Replacing push/pull style water shut off valves?

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Old 03-07-07, 07:28 AM
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Replacing push/pull style water shut off valves?

I have just purchased a 5yr old home that has the plastic push/pull style water shut offs on all fixtures. I replaces 3 toilets and found that when I turned on the valve, they all leak at the spot where the hose goes into the plastic shut off valve. With this type of shut off the hose is part of the valve assembly, I think, and I guess I need to replace this existing valve with a good old chrome shut off . How do I get this old valve off of the existing copper pipe that comes out of the wall? There is not much of the copper pipe sticking out of the wall so I need to get to as much of the copper pipe as I can. Any help on this would be very much appreciated.
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Old 03-07-07, 03:29 PM
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Not familiar with that kind of shut off valve. Is it possible to buy new shut off valves just like it and take out the guts and swap new for old?

Also, as far as actual removal goes; if you pull it toward you, will it come, some? Or is it tight against the wall no matter what you do? Is there a chrome trim ring between the valve and the wall and is it the not very thick typical type, if so?
Old 04-22-08, 07:31 AM
Join Date: Apr 2008
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I hade the same problem with one of these leaky one-piece push pull valves. I could not see a way of removing it and hired a plumber. After the water is shut off, he grasped the entire valve body with a channel lock and began twisting it while pulling it away from the wall. Slowly it slid off the end of the copper pipe. It looks like this valve was just pressed on with no compressing fitting. It was replaced with a steel valve with compressing fitting and removable supply tube. Now that I see how it was removed I can replace others in my house if necessary. I thought I would share this with you all to save the expense of the plumber.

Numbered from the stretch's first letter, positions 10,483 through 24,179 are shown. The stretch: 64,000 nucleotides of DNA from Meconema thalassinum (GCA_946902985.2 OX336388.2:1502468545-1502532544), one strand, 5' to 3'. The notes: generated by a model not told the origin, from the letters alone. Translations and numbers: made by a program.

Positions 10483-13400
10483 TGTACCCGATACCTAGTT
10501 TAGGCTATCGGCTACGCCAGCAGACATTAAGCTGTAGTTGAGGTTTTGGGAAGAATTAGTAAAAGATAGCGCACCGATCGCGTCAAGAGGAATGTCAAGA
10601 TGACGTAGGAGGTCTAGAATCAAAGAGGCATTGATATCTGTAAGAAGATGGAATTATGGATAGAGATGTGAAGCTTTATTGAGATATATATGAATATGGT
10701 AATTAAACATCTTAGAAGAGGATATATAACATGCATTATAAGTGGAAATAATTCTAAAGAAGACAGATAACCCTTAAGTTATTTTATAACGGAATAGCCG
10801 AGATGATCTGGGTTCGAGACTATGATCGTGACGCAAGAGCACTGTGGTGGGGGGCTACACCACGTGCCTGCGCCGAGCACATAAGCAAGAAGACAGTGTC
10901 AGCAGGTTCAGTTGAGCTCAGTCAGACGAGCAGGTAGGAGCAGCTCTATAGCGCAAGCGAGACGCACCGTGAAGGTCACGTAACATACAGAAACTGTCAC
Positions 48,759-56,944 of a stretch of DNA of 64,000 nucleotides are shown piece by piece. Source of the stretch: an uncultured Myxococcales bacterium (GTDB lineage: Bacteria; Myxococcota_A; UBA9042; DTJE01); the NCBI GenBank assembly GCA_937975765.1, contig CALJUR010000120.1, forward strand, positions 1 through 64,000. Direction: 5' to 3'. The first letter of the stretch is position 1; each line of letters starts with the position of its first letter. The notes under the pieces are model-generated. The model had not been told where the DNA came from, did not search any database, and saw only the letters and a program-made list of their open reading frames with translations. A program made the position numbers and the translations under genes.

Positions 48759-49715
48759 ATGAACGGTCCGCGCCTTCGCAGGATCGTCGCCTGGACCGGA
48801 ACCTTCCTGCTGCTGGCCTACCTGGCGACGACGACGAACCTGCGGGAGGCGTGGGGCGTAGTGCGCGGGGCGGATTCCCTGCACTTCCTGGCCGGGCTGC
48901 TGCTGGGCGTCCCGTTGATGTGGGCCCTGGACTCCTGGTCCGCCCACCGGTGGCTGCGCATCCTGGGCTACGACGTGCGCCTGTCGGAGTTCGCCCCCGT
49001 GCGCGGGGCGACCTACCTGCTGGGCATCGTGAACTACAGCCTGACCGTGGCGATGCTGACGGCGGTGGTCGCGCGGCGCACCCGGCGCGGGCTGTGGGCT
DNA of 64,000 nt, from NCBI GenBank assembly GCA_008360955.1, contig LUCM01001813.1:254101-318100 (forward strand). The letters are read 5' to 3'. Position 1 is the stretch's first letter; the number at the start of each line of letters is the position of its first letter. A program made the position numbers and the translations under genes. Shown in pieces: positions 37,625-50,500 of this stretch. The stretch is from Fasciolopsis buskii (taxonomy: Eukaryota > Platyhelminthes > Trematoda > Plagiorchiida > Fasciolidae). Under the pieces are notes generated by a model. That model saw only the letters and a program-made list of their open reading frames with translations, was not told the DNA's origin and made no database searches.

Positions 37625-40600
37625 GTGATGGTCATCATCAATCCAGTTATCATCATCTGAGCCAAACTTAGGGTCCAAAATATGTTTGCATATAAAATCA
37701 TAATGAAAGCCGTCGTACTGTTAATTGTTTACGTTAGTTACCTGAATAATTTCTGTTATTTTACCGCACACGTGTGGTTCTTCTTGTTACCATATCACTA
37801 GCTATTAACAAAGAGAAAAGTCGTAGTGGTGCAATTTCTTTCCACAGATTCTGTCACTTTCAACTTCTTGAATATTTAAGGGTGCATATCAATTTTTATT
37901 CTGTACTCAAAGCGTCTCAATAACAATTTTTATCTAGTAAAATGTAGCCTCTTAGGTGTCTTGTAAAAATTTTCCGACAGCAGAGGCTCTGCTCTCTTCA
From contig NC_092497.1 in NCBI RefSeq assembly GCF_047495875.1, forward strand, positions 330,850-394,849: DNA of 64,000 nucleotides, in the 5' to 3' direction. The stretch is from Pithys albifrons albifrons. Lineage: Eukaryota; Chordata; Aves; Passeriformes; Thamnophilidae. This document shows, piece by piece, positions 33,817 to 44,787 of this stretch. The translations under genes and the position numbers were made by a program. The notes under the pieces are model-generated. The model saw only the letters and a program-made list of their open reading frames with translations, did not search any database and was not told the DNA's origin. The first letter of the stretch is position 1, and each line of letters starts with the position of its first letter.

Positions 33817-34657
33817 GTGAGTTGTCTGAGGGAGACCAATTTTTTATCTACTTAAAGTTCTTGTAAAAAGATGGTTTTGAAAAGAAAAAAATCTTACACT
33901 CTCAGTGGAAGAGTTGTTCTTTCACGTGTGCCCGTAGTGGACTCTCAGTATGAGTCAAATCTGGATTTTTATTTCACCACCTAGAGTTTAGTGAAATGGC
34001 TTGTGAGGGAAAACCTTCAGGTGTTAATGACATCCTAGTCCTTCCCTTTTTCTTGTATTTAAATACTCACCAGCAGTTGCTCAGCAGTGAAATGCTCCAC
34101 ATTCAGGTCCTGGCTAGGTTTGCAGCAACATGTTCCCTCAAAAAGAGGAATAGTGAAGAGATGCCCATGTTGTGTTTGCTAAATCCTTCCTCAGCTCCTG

Old 09-08-08, 02:52 PM
Join Date: Sep 2008
Location: az
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Mr sweeney

You say he just grasped the body of the valve and twisted? If you have any additional info or if you replaced any yourself afterwards, please respond. What state are you in?
Thank you!
Old 01-05-09, 07:41 AM
Join Date: Dec 2007
Posts: 1
Thumbs up Accor valves

I just had the same problem with my push pull valves and found out they are not sold to consumers. They are from Accor technology and the model I have comes with a 10 year warranty and I called them and they are sending a replacement free of charge. While talking to the rep, he said it is simple to remove by just twisting the handle counterclockwise. Hope to receive the product and complete installation procedures in a couple of days.
Old 03-31-09, 11:59 AM
Join Date: Mar 2009
Location: Anchorage
Posts: 1
Accor Plastic Angle Stop Valve

These valves were used in my kitchen and all three of my bathrooms, twin sinks in the master bath, so ten of these cheapo things. These seem to be very popular with builders & plumbing contractors who tout the 10 year warranty, I think its because they can just push them onto the copper stub, connect to the fixture and call it good. A little more money and effort during construction for good old compression valves would have suited me. Well I can say from experience that I really don't care for these plastic stop valves. Everytime I looked at one crosswise, it starts leaking and not a single one actually stopped flow to allow replacing a faucet, so as I upgraded each faucet, these were the first to go.

Shut off the house water supply and diconnect the hose from the faucet. You can then just unscew them counterclockwise to remove them, hose and all since they were crimped onto the valve. But because the copper gets cut by this action and there is a corroded ring left were the seal was, I've ended up up using a stubby tube cutter right below were the seal was to have a clean stub of copper to put a compression valve on.
You only lose about an inch of copper, so unless they really short changed you on the stub, this is the way to go.
If you don't like compression fittings, you could sweat on a male thread adapter and use a threaded valve instead.

Here is another dig at these Accor's, the only place in my house these weren't installed, for whatever reason, was at each toillet, these are standard chrome angle valves. Granted my house is almost 2x older than the 10 year warranty of the Accor's, but all three of the original cheapo chrome angle valves still work perfectly, same age, same water supply that rendered every single Accor in my house useless for shut-off. I even broke a couple of the cheap little knobs trying to "snap" them out to the closed position. Nuff said!
Old 09-01-12, 05:09 AM
Join Date: Sep 2012
Posts: 1
Smile Accor Valve Replacement Video

Here is a demonstration of an Accor (push/pull) valve being replaced. No pulling needed, just unscrew the valve counter-clockwise. How to remove Accor Technology FlowTite water valve. - YouTube
Old 09-01-12, 07:37 AM
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Thread is old and original question has been answered. I am closing this thread. Please start a new thread if you have an issue with Accor Valves.
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